Experiential education is a central component of the Doctor of Pharmacy program, beginning virtually the first day of the professional program and continuing until graduation.
Under the mentorship of over 400 leading practitioners at some of the nation’s top medical centers, including Brooklyn Hospital, Mount Sinai, Maimonides, Lenox Hill, and many VA hospitals in NYC, students are introduced to the pharmacy profession and the provision of pharmaceutical care through practical experience rotations in different health-care environments.
Experiential rotations prepare students for the real world by giving you the opportunity to interact with other members of a health care team in various patient care settings. Throughout the three years of the professional phase, students will build the confidence, professionalism, and competency to participate in the drug use decision making process, to select the correct medication and dosage for a given situation, to interact with health-care professionals and peers, to communicate with patients and/or care-givers, to solve issues related to the use of medications and document them, to utilize drug information skills to respond to queries, to assist pharmacists in dispensing medications, and to develop in-depth pharmaceutical care plans.
In addition to becoming practice ready, practical experience rotations are also a unique opportunity to make an impression, build a professional network, and learn what areas of the profession is right for you. Pharmacy students often receive job offers at former experiential placements after graduation.
All students enrolled in pharmacy courses with an experiential component are required to have satisfactory yearly physical examination reports. A completed health form must be submitted to the Office of Experiential Education by the deadline dates established for each academic term. It is the responsibility of each student to visit a physician and to obtain a physical examination, specific laboratory tests and immunizations at the student’s own expense. Students must show proof of quantitative positive titers for rubella, rubeola, mumps, varicella and hepatitis B; proof of vaccination and/or qualitative reports are not acceptable to practice sites for these tests. Additionally, students must show proof of a baseline hepatitis C titer which can be qualitative, laboratory report of baseline urinalysis, CBC(complete blood count), and basic metabolic panel as well as proof of having received appropriate booster doses of diphtheria and tetanus (or Tdap). Students need to obtain a test for exposure to tuberculosis – e.g., a PPD (or Mantoux tuberculin test) or a QuantiFeron – immediately before and then every year during experiential education. If a PPD is performed, a 2-step test is required annually; other assessments during the year may be with a 1-step procedure if performed within one year of a previous test. A positive Mantoux (PPD) test will require that the student get a chest x-ray and be assessed for the presence of tuberculosis. The decision to treat the student needs to be discussed with the individual physician. In addition, all students are to be tested for syphilis before commencing an experiential course. Students are also required to obtain an influenza vaccine each year (usually due in October).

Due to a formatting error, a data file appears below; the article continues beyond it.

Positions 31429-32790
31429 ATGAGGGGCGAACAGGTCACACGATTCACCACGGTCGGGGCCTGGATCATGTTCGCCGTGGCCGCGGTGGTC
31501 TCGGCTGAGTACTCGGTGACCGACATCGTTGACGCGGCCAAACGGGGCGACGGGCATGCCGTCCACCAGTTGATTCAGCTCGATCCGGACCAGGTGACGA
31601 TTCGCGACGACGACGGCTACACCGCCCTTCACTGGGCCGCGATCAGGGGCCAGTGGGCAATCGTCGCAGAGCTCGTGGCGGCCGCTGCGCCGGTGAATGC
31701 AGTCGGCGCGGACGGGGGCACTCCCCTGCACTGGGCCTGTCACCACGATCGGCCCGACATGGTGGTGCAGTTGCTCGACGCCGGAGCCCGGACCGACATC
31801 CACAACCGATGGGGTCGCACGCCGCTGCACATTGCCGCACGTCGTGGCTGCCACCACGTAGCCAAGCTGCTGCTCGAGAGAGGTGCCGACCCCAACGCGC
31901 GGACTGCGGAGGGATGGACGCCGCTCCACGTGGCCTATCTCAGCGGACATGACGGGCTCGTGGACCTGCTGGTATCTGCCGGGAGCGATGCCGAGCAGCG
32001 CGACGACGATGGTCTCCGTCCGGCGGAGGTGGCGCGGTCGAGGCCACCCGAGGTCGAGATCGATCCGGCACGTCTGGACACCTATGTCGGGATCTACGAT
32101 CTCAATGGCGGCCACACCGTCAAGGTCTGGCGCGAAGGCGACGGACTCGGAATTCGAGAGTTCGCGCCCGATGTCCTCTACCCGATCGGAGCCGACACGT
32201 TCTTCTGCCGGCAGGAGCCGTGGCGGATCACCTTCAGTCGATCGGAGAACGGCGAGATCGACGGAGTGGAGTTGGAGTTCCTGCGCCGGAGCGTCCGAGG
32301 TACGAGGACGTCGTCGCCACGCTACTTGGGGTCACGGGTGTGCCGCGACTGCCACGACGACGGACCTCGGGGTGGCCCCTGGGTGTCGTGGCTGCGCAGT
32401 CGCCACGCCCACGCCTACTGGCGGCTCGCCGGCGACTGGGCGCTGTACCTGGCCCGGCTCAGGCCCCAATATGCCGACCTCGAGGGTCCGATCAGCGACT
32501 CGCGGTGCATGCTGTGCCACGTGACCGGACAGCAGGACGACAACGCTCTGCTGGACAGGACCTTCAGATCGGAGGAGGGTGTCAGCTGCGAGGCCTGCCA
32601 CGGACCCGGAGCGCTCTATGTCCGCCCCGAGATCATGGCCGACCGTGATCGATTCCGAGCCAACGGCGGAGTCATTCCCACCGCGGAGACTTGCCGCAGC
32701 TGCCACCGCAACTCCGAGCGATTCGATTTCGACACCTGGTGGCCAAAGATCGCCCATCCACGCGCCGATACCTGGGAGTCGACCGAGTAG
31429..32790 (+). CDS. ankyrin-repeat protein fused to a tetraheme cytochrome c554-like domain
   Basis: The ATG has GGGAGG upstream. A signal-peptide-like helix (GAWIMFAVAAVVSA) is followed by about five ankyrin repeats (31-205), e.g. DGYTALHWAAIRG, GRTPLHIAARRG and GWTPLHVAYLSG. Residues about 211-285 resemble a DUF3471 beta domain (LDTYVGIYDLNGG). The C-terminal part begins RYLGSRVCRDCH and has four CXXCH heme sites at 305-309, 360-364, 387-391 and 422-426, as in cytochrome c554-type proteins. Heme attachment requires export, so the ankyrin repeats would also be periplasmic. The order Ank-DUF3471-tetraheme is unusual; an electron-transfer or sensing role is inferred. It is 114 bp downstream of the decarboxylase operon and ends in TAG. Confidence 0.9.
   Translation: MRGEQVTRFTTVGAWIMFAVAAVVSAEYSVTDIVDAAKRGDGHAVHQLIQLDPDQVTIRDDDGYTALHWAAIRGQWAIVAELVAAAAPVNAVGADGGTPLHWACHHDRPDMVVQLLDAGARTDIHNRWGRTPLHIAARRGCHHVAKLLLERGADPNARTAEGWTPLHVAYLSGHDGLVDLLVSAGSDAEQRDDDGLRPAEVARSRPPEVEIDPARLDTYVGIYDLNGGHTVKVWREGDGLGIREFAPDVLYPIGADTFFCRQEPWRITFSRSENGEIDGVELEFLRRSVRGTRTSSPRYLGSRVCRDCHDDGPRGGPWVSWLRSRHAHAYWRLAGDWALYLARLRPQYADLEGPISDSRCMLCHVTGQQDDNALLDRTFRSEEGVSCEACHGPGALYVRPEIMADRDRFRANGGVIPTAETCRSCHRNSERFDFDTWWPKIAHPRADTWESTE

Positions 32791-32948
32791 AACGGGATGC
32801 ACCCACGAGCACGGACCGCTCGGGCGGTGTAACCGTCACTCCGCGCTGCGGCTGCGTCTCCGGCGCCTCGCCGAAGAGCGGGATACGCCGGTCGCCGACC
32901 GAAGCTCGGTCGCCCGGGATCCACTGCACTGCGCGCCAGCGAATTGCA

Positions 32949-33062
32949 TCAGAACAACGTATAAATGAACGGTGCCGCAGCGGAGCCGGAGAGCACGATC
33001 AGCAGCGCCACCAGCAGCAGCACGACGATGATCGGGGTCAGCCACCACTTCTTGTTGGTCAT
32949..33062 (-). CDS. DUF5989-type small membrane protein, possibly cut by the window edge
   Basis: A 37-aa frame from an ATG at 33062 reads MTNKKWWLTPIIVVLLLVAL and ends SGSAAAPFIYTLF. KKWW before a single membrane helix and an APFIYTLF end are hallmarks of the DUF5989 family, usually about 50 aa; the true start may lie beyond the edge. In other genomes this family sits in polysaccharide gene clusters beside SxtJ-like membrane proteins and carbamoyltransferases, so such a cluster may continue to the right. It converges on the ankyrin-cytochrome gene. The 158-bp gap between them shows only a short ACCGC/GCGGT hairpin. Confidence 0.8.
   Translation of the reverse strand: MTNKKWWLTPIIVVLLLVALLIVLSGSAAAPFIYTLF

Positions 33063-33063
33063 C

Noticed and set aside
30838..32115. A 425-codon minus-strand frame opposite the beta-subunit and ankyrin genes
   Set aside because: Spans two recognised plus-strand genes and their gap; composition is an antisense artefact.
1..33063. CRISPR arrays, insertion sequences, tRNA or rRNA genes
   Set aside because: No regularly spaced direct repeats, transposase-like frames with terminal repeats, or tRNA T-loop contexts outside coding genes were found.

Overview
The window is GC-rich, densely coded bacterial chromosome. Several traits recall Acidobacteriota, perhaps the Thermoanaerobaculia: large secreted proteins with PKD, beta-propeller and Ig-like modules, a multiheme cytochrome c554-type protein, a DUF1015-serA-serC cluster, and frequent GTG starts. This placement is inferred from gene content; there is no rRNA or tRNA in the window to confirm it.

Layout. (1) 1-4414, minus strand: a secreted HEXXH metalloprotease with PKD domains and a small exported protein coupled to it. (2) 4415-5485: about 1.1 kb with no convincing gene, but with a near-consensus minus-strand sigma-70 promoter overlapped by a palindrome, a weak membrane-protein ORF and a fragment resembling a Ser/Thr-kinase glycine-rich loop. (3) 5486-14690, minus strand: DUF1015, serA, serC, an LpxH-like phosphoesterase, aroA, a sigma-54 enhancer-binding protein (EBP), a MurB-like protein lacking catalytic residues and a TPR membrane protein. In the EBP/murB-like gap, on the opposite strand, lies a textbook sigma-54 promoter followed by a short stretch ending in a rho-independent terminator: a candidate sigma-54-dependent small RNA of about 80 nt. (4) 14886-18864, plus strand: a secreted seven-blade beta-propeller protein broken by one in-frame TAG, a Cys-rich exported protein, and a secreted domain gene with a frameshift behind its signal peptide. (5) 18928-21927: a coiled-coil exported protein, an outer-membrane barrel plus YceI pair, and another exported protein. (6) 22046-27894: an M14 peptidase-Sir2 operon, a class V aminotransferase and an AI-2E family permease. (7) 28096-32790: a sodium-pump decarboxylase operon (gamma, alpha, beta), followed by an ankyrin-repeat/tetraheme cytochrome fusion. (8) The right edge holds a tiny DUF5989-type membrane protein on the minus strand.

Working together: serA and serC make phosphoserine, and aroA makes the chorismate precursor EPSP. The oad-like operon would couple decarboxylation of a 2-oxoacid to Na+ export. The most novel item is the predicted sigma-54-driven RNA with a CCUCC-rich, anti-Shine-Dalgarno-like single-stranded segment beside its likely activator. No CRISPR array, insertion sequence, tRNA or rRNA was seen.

The College reserves the right to require additional medical tests or documentation it determines are necessary for protecting the health of the student, other health-care providers and patients. Individual sites affiliated with the pharmacy program may require additional medical information from students, and may require that students submit various forms directly to the experiential site prior to beginning an experiential course.
It is the student’s responsibility to fulfill these requirements in order to participate in experiential courses. Failure to submit required reports within the specified time period automatically results in a monetary fine and may deny admittance of students to pharmacy courses with experiential components. Students must prove that they are knowledgeable of the Health Insurance Portability and Accountability Act (HIPAA) as it relates to pharmacy and complete appropriate OSHA training. As such, students will complete College-approved HIPAA and OSHA training programs and might need to complete additional training at individual practice sites.
Prior to beginning introductory and advanced pharmacy practice experiences, each student needs to submit proof of being a U.S. citizen or non-citizen national, is a lawfully admitted immigrant for permanent residence, or is a temporary visitor lawfully admitted for educational study. In addition, students are required to complete an annual criminal background check, and undergo a toxicology screen to identify drug use. Many sites reserve the right to repeat background checks and drug screens prior to or during an experiential course.
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